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Curiouser and curiouser …

Curious report just out on Reuters:

Johannesburg (Reuters) — South Africa has denied it blamed Britain for Zimbabwe’s isolation in a report prepared for a regional summit earlier this month.

The office of President Thabo Mbeki denied that the government produced a report on Zimbabwe critical of Britain before Mbeki briefed leaders of the Southern African Development Community (SADC) on his mediation efforts in mid-August.

“The Presidency wishes to make it clear that it is not aware of such a report and that if it exists, it was not authored by the government of the Republic of South Africa,” it said.

“Government once again categorically rejects the allegation that President Mbeki had blamed the British government for the problems in Zimbabwe. This is simply not true,” the statement added.

The report, obtained by Reuters and other media ahead of the summit, blamed Zimbabwe’s former colonial power Britain for Harare’s isolation by the West and said London was trying to undermine talks between President Robert Mugabe’s government and the opposition.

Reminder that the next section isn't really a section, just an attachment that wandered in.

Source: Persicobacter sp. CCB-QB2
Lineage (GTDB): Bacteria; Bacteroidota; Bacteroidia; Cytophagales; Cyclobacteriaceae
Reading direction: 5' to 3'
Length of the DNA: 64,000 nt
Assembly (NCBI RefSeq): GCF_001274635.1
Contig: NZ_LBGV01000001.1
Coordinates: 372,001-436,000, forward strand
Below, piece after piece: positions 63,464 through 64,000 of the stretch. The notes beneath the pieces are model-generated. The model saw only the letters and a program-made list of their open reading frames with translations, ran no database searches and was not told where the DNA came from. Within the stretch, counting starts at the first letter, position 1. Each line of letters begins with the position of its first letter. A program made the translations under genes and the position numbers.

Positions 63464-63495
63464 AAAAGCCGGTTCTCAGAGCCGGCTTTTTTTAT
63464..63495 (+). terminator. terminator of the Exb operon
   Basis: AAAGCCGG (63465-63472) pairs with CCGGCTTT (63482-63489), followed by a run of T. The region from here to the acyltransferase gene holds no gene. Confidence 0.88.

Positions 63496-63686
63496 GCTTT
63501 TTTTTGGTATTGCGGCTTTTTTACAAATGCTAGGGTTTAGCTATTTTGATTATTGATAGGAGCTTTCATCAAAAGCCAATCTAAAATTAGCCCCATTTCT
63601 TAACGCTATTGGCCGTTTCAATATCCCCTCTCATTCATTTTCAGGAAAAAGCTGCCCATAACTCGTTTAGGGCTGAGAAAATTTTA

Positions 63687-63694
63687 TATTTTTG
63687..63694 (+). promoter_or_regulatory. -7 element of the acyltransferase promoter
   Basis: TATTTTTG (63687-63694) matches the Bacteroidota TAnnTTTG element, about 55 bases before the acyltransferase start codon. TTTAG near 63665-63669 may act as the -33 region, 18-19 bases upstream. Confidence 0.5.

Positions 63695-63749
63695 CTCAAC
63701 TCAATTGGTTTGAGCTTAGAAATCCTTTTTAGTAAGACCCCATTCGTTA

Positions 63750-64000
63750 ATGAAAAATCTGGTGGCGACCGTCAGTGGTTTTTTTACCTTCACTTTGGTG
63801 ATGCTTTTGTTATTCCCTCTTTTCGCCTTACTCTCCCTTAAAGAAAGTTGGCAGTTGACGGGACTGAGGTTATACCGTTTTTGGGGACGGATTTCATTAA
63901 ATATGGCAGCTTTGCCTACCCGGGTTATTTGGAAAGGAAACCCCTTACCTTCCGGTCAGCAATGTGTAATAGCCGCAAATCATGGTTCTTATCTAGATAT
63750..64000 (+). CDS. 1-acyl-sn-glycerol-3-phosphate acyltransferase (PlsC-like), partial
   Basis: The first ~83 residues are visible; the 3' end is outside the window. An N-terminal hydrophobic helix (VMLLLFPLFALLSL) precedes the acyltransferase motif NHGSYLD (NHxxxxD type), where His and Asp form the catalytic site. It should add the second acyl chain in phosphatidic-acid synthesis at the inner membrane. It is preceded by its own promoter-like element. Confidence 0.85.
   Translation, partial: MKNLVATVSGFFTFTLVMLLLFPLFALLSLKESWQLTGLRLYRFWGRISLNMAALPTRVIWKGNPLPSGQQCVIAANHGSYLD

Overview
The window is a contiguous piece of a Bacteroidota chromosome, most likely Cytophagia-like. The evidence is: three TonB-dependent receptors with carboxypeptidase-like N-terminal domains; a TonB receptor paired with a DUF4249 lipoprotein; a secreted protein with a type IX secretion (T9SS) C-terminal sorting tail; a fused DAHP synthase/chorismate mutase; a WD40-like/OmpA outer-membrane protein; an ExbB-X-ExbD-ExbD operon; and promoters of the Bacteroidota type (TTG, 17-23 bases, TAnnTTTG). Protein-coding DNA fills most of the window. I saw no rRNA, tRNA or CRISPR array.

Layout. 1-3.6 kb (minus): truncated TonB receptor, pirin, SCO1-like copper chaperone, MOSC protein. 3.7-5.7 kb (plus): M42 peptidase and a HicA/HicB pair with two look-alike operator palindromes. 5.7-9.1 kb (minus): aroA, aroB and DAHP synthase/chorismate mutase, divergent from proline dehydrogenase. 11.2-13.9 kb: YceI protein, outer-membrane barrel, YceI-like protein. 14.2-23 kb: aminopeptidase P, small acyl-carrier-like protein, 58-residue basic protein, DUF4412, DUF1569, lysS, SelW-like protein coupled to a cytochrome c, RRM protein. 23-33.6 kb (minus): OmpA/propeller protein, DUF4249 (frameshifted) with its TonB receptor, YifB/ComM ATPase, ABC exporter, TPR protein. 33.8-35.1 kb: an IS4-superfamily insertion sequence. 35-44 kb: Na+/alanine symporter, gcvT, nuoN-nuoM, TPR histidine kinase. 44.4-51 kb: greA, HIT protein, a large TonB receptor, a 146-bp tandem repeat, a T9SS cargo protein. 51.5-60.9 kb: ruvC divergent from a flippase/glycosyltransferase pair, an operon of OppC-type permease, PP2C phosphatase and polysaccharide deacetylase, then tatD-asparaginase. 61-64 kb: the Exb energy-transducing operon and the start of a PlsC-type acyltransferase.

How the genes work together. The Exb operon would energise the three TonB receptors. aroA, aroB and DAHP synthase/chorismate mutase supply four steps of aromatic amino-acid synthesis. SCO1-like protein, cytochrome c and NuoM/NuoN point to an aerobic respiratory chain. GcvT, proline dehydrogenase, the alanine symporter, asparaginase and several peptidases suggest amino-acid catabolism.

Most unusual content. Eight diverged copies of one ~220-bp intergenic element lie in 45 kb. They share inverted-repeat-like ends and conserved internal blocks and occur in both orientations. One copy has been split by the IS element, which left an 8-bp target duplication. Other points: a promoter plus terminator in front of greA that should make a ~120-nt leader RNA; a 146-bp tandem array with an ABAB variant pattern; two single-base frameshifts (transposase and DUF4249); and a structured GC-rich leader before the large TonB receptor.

(Read the full Reuters report here.)

The government statement quoted by Reuters, as those who read my post of August 22 will know, was issued fully two weeks ago. Reuters ignored it then, as did other media that fell for the “leaked report” story, such as the Guardian. Why publish it now?

The Guardian, incidentally, is still ignoring the government’s denial. The newspaper’s reader’s editor (or ombud, if you prefer) sent me a long and detailed response after I queried its handling of the story. But it still hasn’t corrected the record.


  • Robert Brand

    Robert Brand teaches media law, ethics and economics journalism at Rhodes University. Before joining academia, he worked as a journalist for the Pretoria News, the Star and Bloomberg News.